For starters, I’m not a poetry buff. Much of it – modern and otherwise – goes over my head. But every once in a while, I’ll stumble across a poem that has staying power. For example, I have deep sentimental attachments to Stopping by Woods on a Snowy Evening (Robert Frost) and Aedh Wishes for the Cloths of Heaven (William Butler Yeats) and get a thrill each time I hear them.
And such is the case with Loveliest of Trees by A.E. Housman.
I’m jumping back to the (slightly melancholic) theme of the brevity of life. It is sobering to think that This too shall pass, but I contend this mindset can also motivate the pursuit of rich intentionality in our choices. Memento mori, right?
(I can’t be all wrong; Susan Cain has just put out what is sure to be a bestseller on the power of a “bittersweet” outlook in life; Oliver Burkeman is making the circuit discussing time management for “mere mortals,” working with a figure of ~4,000 weeks).
Where I live, cherry blossoms are in bloom. And Housman is right – they really are the loveliest of trees. It’s a short season, so I make an effort to remember which houses boast the best blossoms and direct my walking/driving routes by these locations.
Life is short and even if I get every single one of those 4000 weeks, for events that happen cyclically, like enjoying the brief – but breathtaking – wonder of cherry trees in full bloom, there are limited opportunities to enjoy the experience.
Loveliest of trees, the cherry now
Is hung with bloom along the bough,
And stands about the woodland ride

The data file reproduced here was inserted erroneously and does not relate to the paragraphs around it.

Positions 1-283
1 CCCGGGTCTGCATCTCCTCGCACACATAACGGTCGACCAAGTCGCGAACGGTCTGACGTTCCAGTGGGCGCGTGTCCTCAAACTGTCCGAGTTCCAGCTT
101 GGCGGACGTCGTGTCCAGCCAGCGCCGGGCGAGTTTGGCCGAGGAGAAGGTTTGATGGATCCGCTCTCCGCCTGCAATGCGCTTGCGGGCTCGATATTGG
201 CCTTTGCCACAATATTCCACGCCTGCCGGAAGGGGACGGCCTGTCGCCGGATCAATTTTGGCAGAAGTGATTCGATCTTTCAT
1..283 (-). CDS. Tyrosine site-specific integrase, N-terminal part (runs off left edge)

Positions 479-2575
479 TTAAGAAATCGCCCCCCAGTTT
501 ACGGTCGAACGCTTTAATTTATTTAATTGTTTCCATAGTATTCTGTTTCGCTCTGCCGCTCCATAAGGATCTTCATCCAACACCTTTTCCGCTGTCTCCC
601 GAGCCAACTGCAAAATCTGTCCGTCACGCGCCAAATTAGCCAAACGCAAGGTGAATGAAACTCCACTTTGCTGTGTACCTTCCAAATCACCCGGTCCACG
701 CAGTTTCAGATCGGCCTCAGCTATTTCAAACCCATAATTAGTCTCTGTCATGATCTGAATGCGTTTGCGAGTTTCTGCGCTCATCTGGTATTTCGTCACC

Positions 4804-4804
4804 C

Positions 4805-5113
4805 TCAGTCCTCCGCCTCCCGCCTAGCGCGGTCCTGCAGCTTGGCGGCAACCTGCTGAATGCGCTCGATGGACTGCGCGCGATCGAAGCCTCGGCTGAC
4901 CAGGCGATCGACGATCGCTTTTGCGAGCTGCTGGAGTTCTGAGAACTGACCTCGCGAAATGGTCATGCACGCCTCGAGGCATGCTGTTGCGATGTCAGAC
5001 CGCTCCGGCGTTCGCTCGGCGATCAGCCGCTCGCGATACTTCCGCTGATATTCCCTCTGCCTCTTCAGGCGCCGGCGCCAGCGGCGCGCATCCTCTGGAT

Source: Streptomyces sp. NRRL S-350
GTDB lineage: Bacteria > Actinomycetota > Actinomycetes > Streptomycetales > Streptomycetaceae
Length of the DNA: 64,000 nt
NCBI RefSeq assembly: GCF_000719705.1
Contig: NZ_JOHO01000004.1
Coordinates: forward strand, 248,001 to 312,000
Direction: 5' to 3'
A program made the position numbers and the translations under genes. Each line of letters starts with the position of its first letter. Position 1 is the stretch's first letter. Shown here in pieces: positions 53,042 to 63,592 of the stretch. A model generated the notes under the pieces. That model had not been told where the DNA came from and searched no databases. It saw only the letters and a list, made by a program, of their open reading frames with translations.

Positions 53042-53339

Wearing white for Eastertide.
Now, of my threescore years and ten,
Twenty will not come again,
And take from seventy springs a score,
It only leaves me fifty more.
And since to look at things in bloom
Fifty springs are little room,
About the woodlands I will go
To see the cherry hung with snow.
A. E. Housman
I, quite likely, have fewer than 50 springs remaining. I almost certainly have fewer than 50 springs where I’ll be fully mobile. Perhaps, at some point, I’ll no longer live in a part of the world with cherry blossoms.
Which makes me more aware of my privilege in seeing them this year. It could, after all, be my last.
And they are lovely.
So let’s go – out of our way if need be – to see the “blossoms” when they’re in season. This might be literal blossoms on a cherry tree or to make time to cuddle a friend’s new baby (I can assure you that, too, is a fleeting experience).
Laura Vanderkam and Diane from Life Off Headset have both blogged about the beauty and abundance of cherry blossoms in DC lately. Are you enjoying blossoms – of any variety – where you live? More generally, are there any activities/events you can never get enough of? How can we best use our remaining “fifty springs” to enjoy the beautiful things in life?